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Growing Vegetables In Your Body Cavities Is All the Rage

As kids, many of us were warned not to eat apple seeds or cherry pits for fear that we’d wake up one day to find a tree clawing its way out of our stomachs, Alien-style. For an unfortunate few, there may have been something to those urban...
Hilary Pollack
Los Angeles, US
October 7, 2014, 7:14pm

As children, many of us were warned not to eat apple seeds or cherry pits for fear that we'd wake up one day to find a tree clawing its way out of our stomachs, Alien-style. But as we grew older, we gained an underwhelming but improved degree of scientific knowledge and general skepticism, and eventually found that trunks and branches wouldn't sprout out of our torsos after chomping into non-seedless watermelon. So we slept soundly, sure that we would never wake up to a vine bursting through our navels. (Aside from some panicked individuals whose sleepless nights are documented on Yahoo! Answers.)

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But for an unfortunate few, there may have been something to those urban legends after all.

On Friday, reports surfaced that Diana Martinez, a 22-year-old Colombian woman, sought a local nurse with complaints of abdominal pains, only to find that the culprit was a common potato, purposefully inserted in her vagina with contraceptive intentions. ("My mum told me that if I didn't want to get pregnant, I should put a potato up there," she begrudgingly told news channel HSB Noticias. "I believed her.") Apparently when nurse Carolina Rojas performed an exam and took a look between "pale and scared" Diana's legs, she "saw roots". Although the potato had been all-up-in-there for two weeks, the pain only became acute when the lone, cozy spud began to sprout, mistakenly thinking itself to be in a patch of particularly rich soil. (A true pal, Rojas removed the potato for her before taking her to the hospital. Diana did not require surgery, nor did she decide to keep the young potato and start herself on a diet of Miracle-Gro.)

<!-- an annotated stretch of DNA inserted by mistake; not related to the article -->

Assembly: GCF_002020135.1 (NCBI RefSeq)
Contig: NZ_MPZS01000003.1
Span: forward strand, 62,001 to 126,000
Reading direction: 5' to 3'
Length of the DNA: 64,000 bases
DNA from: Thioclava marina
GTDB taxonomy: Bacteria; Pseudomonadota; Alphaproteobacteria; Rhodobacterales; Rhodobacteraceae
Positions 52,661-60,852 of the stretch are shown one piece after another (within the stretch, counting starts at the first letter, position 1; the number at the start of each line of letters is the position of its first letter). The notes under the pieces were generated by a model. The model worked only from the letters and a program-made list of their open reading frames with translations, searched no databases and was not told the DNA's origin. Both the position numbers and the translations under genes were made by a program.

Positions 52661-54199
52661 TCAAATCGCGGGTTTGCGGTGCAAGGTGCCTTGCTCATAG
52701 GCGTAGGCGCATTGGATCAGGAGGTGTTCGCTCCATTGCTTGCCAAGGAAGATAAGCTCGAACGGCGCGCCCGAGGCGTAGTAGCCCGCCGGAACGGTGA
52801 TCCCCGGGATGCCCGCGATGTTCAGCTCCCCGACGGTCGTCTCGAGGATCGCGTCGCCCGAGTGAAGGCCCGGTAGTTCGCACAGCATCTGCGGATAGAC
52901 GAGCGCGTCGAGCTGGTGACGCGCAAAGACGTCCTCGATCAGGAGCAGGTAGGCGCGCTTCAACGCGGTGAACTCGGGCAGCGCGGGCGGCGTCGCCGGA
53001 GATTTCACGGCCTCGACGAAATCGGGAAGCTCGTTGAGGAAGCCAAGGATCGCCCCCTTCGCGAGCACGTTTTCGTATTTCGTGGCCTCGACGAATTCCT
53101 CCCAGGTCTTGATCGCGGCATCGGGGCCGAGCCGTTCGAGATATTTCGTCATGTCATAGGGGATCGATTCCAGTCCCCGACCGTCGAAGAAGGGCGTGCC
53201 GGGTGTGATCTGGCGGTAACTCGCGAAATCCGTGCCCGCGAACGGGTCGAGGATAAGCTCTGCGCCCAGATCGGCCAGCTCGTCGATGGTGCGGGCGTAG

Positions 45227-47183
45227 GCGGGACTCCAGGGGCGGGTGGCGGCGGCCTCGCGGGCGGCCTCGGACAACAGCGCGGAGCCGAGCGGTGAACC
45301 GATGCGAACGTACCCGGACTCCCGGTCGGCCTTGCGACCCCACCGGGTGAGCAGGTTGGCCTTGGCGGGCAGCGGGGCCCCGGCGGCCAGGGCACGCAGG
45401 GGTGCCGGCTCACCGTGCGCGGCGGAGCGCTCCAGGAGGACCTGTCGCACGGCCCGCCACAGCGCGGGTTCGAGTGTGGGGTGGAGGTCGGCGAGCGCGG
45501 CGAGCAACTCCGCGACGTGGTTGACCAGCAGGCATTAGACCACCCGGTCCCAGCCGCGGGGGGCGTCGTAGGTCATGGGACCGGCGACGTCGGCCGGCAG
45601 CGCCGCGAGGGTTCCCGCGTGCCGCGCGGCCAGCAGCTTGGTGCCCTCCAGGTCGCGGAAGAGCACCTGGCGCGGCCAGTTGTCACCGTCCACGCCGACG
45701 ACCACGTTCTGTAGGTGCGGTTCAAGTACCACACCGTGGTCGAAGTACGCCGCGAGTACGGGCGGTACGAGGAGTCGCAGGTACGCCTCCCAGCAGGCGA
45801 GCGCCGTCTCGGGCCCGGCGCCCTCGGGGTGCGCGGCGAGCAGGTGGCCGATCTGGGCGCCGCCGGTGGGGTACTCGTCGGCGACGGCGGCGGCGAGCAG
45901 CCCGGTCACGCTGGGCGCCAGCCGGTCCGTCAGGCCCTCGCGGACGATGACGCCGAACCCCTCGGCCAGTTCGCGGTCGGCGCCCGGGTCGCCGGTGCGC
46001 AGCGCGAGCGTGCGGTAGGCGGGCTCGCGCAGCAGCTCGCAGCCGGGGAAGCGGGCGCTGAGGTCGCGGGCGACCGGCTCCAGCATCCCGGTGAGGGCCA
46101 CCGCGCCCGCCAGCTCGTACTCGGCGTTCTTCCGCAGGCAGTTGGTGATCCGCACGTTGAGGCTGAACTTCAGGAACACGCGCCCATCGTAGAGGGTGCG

Although this story might sound loco (and is part of a much larger cultural conversation about the importance of sex education), Diana is not alone in her basely-informed compulsion to insert edible plants into her orifices. A gynecologist recently told Scientific American that roughly ten percent of the yeast infection patients he sees have used intravaginal garlic suppositories in attempts to harness their purported antifungal properties. (Some online sources rave about the "alternative" treatment, though its efficacy has not been verified scientifically.) There are tons of alternative medicine websites that recommend shovin' all kinds of herbs and wild vegetables into your lady-cave to prevent pregnancy or fight infections or increase lubrication.

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And then there are the times when plants and seeds end up inside your body through sheer luck and not intentional insertion. Take, for example, good old Ron Sveden of Brewster, Massachusetts, who thought he was on death's door in 2010 when doctors found what appeared to be a tumor on an x-ray of his lung. He was already struggling with emphysema and experiencing violent coughing fits; naturally, he assumed the worst. Two weeks and several biopsies passed without answers.

Dr. Jeff Spillane fed a tiny camera on a wire down his throat to get a closer look. Miraculously and confusingly, the growth turned out to be a pea shoot, sprouting from a seed that he must have accidentally inhaled during some careless pea-eating. (Spillane concedes that it might also have been a bean, telling the Cape Cod Times, "Whether it [was] a pea or a bean … I'll never know.") A half-inch long, it had been rattling around inside his lung, forming a tumor-like crust and sprouting tiny leaves, probably equally confused about its whereabouts. The sense of relief that came with the realization his labored breathing, pneumonia, and pain had been caused by a legume instead of cancer gave Ron a new lease on life. He was decidedly more fortunate than the 81-year-old British man who died from inhaling a peanut in 2011.

And if you still don't believe that seed-swallowing can mean internal bodily subsistence farming, consider then-28-year-old Russian man Artyom Sidorkin, who started coughing up blood and suffering from intense chest pains in 2009, probably forgetting about that casual time a while back when he had eaten a fir tree bud. When doctors cut into his chest, expecting a threatening mass of malignancy, they found instead a precious miniature fir tree, two inches long and complete with fully-formed needles. The coughing was caused by the branch poking at his capillaries.

So while we may be yucking it up at all of the sarcastic responses to the Yahoo! Answers user whose daughter just ate an apple core and begs of the internet, "Can trees grow inside you if you eat seeds?" the answer might not be as simple as you once thought. "**Kayla C**," who claims that "TREES CAN NOT GROW IN PEOPLE," should know that some beg to differ.

In an era of rampant environmental destruction, food shortages, and unethical agricultural industry, perhaps we can take a look at Diana, Ron, and Artyom and see glimmers of hope for a future of more sustainable practice. Were we to all be so resourceful and harvest produce from our internal organs and body cavities, we could be killing two figurative birds with one stone and feed ourselves from the inside out.

There is room for growth in all of us.